100. 100. Positioning & Branding9. Build your destination brand from the grassroots. Destination branding efforts that are forced from the top down by municipal governments or DMO’s don’t succeed as often as those developed by a handful of local “champions” and “doers” who work tirelessly to engage all the many participants necessary to make a brand pervasive throughout a community. GDS
  101. 101. Positioning & BrandingEven if you do nothing, you still have abrand. It just may not be the one you want. Because consumers decide what your brand is, your product, service or destination has a brand. Do you really know what your brand is? Are you managing your brand? GDS
  102. 102. Positioning & BrandingThe brand feasibility test1. Are you specific enough to be noticed?2. Is it something your market will not find closer to home?3. Will you have wide enough appeal to attract the number of customers you need to be successful?4. Do you offer an experience (even if you are selling a product)?5. Can you afford it? GDS
  103. 103. Positioning & BrandingThe brand feasibility test - continued6. Will it work year round?7. Does it have legs? (is it possible to extend the core brand once it is developed?8. Will the community buy into it? (for destinations)9. Can it be shown through the whole community? (for destinations) GDS
  104. 104. Positioning & BrandingA word about Logos & slogans1. Logos & slogans are not brands2. Logos & slogans have value when they: - reinforce what someone already knows about your brand. - communicate what your product or service is. GDS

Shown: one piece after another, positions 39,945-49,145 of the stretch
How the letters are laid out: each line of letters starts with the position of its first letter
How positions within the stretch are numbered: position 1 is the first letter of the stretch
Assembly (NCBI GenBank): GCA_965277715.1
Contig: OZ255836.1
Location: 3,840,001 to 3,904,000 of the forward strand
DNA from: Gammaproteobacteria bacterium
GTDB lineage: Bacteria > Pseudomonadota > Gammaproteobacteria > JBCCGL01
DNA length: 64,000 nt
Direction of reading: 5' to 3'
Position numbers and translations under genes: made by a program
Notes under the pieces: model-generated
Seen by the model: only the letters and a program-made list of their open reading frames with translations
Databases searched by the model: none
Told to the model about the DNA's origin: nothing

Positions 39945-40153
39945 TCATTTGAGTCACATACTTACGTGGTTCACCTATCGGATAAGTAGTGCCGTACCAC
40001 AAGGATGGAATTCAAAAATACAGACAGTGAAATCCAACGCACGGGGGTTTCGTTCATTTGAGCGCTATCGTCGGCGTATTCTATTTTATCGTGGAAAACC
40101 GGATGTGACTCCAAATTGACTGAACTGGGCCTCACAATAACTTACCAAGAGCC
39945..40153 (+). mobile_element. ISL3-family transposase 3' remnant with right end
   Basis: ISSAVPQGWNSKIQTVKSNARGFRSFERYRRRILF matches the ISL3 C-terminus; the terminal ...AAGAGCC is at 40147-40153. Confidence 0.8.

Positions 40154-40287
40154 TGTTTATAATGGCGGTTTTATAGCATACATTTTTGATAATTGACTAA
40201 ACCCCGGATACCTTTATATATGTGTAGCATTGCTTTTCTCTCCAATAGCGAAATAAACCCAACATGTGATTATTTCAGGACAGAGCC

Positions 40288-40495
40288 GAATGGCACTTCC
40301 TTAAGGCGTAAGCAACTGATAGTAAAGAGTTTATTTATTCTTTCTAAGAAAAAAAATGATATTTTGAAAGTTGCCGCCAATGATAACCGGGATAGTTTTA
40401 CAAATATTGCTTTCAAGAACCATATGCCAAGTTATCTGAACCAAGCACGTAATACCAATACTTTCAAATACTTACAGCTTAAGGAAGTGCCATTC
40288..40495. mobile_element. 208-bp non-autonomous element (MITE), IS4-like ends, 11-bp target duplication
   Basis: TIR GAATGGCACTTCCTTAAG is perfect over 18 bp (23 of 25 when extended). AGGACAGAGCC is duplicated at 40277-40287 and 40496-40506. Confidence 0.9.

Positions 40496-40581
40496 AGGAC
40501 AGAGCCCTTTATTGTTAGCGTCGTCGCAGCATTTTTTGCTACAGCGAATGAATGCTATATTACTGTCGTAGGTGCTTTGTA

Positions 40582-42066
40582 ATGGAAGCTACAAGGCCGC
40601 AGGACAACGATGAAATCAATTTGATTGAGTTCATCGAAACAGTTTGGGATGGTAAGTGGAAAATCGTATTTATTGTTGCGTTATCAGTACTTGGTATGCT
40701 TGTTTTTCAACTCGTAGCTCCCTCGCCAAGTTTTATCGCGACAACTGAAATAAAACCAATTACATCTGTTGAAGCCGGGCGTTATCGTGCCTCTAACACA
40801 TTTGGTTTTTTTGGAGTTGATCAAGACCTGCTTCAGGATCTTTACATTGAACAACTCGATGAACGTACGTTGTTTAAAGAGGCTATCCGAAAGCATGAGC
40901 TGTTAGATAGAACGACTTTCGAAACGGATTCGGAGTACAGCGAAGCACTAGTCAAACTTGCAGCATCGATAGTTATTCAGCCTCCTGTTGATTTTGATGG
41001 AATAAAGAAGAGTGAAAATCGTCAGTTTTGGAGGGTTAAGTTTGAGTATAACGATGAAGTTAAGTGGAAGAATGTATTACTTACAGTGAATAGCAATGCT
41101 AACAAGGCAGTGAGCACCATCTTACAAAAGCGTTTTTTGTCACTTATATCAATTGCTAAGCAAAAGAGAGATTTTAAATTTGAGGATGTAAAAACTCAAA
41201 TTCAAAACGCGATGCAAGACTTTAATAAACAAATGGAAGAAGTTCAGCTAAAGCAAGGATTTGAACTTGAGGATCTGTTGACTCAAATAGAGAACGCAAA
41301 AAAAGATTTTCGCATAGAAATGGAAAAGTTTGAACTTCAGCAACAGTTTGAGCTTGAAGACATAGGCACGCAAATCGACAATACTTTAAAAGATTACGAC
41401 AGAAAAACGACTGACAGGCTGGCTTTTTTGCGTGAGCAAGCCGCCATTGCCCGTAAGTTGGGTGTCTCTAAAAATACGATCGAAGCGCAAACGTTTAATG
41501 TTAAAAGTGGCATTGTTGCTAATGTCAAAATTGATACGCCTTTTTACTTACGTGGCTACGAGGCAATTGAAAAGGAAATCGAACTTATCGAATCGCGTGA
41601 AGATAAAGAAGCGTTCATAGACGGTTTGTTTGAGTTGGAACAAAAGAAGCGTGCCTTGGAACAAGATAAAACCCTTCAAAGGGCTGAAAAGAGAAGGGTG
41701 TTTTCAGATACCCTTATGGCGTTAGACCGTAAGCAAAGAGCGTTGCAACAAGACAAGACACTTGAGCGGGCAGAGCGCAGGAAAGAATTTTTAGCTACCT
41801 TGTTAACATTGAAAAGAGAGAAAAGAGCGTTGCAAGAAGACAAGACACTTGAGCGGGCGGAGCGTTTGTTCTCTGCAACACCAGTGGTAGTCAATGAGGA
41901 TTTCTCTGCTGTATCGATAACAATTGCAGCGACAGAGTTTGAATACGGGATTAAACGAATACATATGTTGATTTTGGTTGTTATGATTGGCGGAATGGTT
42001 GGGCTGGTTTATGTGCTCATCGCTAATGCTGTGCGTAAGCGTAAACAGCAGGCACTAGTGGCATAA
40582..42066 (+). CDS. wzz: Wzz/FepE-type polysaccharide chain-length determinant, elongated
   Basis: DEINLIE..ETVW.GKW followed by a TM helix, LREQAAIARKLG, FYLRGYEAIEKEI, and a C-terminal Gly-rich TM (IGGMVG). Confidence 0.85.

105. 105. Positioning & BrandingLogos & slogans
  106. 106. Positioning & BrandingLogos & slogansDo you have a brand? If so what is it? How are you managingyour brand? (Page 9)
  107. 107. Positioning & BrandingDo you have a brand?If so what is it?How are you managing your brand? GDS
  108. 108. Understanding Your MarketPage 10 GDS
  109. 109. Understanding Your Market  Geographic markets   Local   Instate   Region of the U.S.   Entire U.S.   International – specific countries  Demographic, Psychographic Research   Demographics (age and income, education)   Psychographics (lifestyles, behaviors, interests) GDS
  110. 110. Understanding Your MarketSources of Travel Research  Travel Oregon Visitor Profiles  Travel Oregon Economic Impacts  Smith Travel Research  State Welcome Center dataPage 35 GDS
  111. 111. Understanding Your MarketOregon Overnight Travel Study•  Where visitors come from and how many•  What visitors look like – age, sex, party size, education, employed, income, etc.•  How they plan their trips to Oregon – timing, info sources, web use, etc.•  What they do on their trips•  How they rate their experiences•  Trends over time•  Sometimes called the Longwoods Study GDS
  112. 112. Understanding Your MarketA Regional Version of the Oregon Overnight Travel Study is Available GDS
  113. 113. Overnight Visitor Profile Highlights (EOVA) Key Sources of Business to the regionSource: 2008/2009 Longwoods Overnight Visitor Study (Eastern Oregon)
  114. 114. Overnight Visitor Profile Highlights (EOVA) Visitor household income levelSource: 2008/2009 Longwoods Overnight Visitor Study (Eastern Oregon)
  115. 115. Overnight Visitor Profile Highlights (EOVA) Main Purpose of Marketable TripSource: 2008/2009 Longwoods Overnight Visitor Study (Eastern Oregon)
  116. 116. Understanding Your MarketOregon Travel Impacts Report•  Measures travel spending in Oregon, by County•  Measures employment earnings related to travel spending in Oregon by County•  Explains where visitor dollars get spent•  Estimates secondary impacts of direct spending on additional support jobs and activities•  Shows trends in spending over time•  Shows Room Taxes by City and County•  County specific reports are available GDS
  117. 117. Understanding Your MarketOther Reports from Travel Oregon•  Oregon Tourism & Hospitality Indicators Report –  Occupancy rates, Airport Statistics, Consumer Price Index, Consumer Confidence Index, Website visits, Specific topic research•  Smith Travel Research –  Trend Reports on destination hotel occupancy, average daily room rate, etc. GDS